Victorian Environments: Acclimatizing to Change in British Domestic and Colonial Culture.  (2018)

Apr 16, 2021 | Reviews

Victorian Environments: Acclimatizing to Change in British Domestic and Colonial Culture.  (2018), ed. by Grace Moore and Michelle J. Smith

Cheryl Blake Price

The essays in this book, which developed out of the 2013 Australian Victorian Studies Association Conference on “The Victorian Environment,” are all engaging and well written. Its conference roots, however, are evident in its scope, which privileges diversity of topic over cohesion. The editors take a loosely defined approach to the theme of “environment” in works from across Britain and its colonies and argue that the chapters are held together by “a sense of wonder with which the Victorians engaged with the worlds around them” (2). The result is an introduction and twelve essays that engage with topics as wide-ranging as invasive rabbits, tactile maps for the blind, floriography, and (my personal favorite) graveyard relocation. 

To help organize the collection, the editors have helpfully grouped the essays into four parts.  Roslyn Jolly opens the first part, “Acclimatization,” with her essay “The Environmentally Modified Self: Acclimatization and Identity in Early Victorian Literature.” Jolly describes Victorian unease about the impact of new environments on bodies, identities, and morality. She finds the writing of Frances Trollope and Alfred Tennyson on opposite sides of this debate; while Trollope demonstrates how easily the foreign environment can begin to shape its human inhabitants, Tennyson suggests that the native identity is fixed, regardless of its surroundings.  The next two essays, Alexis Harley’s “Rabbits and the Rise of Australian Nativism” and Anna Johnston’s “‘Our Antipodes’: Settler Colonial Environments in Victorian Travel Writing,” pair nicely together. Harley’s chapter looks at how colonial settlers framed a national identity through their efforts to eradicate invasive rabbits. First introduced into Australia to appease nostalgia for the English countryside, these rapid reproducers became pests and then scapegoats that gave white settlers the opportunity to displace anxieties about their own status as destructive invaders. Johnston’s essay continues the themes of environment and national identity by exploring how settler narratives and settler criticism of travel narratives by tourists helped build an Australian national identity.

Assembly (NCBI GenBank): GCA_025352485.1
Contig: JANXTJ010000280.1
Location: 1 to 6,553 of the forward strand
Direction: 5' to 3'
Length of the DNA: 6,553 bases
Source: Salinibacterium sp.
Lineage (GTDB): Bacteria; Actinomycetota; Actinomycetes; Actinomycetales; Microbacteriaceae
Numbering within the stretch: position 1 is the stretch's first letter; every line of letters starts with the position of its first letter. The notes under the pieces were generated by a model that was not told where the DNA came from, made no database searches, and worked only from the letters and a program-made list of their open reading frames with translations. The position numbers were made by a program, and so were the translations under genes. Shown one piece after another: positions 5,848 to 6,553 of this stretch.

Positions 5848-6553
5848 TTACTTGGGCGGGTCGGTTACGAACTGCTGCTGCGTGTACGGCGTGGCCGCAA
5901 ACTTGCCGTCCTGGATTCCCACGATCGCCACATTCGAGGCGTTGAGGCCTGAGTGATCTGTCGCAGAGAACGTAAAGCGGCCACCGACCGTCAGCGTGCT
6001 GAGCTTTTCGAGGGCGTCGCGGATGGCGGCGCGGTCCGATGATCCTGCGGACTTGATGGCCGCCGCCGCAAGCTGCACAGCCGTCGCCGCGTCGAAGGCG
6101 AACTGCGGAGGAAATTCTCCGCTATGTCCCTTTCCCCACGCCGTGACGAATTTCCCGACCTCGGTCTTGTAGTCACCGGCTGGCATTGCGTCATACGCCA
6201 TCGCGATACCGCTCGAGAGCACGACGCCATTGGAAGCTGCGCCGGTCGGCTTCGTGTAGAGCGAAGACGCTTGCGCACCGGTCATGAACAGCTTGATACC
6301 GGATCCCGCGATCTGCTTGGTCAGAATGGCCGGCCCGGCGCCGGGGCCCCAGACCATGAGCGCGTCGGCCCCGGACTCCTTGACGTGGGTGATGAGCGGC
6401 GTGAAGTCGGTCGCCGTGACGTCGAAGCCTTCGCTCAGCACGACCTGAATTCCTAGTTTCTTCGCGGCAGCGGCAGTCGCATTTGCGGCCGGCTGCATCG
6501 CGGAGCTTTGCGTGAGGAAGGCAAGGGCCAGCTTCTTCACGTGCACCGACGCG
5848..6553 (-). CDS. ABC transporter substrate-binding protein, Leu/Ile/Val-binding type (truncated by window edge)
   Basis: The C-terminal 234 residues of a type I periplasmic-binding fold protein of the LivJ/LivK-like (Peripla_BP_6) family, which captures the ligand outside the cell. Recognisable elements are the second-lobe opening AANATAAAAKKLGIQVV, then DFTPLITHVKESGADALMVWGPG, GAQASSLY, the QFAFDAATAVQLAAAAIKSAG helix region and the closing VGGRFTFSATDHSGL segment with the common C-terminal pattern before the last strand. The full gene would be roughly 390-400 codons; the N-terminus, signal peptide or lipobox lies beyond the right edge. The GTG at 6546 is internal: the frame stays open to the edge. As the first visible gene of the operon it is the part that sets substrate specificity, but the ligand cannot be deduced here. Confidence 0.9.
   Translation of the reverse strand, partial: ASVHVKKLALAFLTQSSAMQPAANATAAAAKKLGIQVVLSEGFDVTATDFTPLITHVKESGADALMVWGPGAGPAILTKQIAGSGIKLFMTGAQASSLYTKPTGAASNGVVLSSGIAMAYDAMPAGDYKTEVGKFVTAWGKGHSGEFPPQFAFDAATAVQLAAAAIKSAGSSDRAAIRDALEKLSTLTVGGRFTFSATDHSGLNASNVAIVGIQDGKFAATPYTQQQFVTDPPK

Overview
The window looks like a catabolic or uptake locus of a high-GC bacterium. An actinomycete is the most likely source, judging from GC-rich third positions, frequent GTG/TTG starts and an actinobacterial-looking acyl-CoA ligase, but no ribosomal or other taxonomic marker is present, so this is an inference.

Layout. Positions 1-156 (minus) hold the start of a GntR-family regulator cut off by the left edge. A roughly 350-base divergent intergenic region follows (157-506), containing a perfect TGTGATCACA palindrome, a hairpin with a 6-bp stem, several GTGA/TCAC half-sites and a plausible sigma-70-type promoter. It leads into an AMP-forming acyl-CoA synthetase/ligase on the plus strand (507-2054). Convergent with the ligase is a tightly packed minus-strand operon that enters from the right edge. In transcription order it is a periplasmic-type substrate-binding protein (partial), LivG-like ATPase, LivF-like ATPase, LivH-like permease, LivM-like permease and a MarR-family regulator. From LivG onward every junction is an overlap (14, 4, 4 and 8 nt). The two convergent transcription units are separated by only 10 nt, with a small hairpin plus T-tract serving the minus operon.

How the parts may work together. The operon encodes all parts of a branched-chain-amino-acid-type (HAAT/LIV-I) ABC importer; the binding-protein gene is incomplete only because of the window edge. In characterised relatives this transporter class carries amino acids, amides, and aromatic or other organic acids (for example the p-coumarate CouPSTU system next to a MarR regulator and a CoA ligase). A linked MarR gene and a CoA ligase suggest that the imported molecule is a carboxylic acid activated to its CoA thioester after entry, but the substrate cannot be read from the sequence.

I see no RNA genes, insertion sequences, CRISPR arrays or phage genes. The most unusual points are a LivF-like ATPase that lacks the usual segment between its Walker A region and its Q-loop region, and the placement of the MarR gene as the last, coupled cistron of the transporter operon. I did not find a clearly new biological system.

The second part, “Mapping,” contains four essays. The first, Lesa Scholl’s “Ubiquitous Theft: The Consumption of London in Mayhew’s Underworld,” makes a good contribution to the understudied topic of environment in crime fiction. Focusing on London Labour and the London Poor (1851), Scholl argues that, “rather than a by-product of the environment, crime actively shapes the urban space, while at the same time this space enables and defines both poverty and crime” (80).  In “‘Mountains might be marked by a drop of glue’: Blindness, Touch and Tactile Maps,” Vanessa Warne outlines the fascinating history of creating tactile maps for the blind. These maps proved the blind were proficient at studying geography and in turn helped combat negative stereotypes of blindness. Haewon Hwang’s “Exhuming the City: The Politics and Poetics of Graveyard Clearance” describes how the relocation of graveyards from the city of London to its new suburban cemeteries reflects a new utilitarian attitude towards death that was not fully reconciled with traditional Christian ideas of the afterlife. The result is that the Victorian revenant fused a fear of death with a new fear of the unsanitary corpse. In the last chapter, “Speculative Viewing: Victorians’ Encounters with Coral Reefs,” Kathleen Davidson examines two marine explorers—rivals Alexander Agassiz and William Saville-Kent—whose work brought colonial environments to the British public and framed tropical waters as fluctuating environments.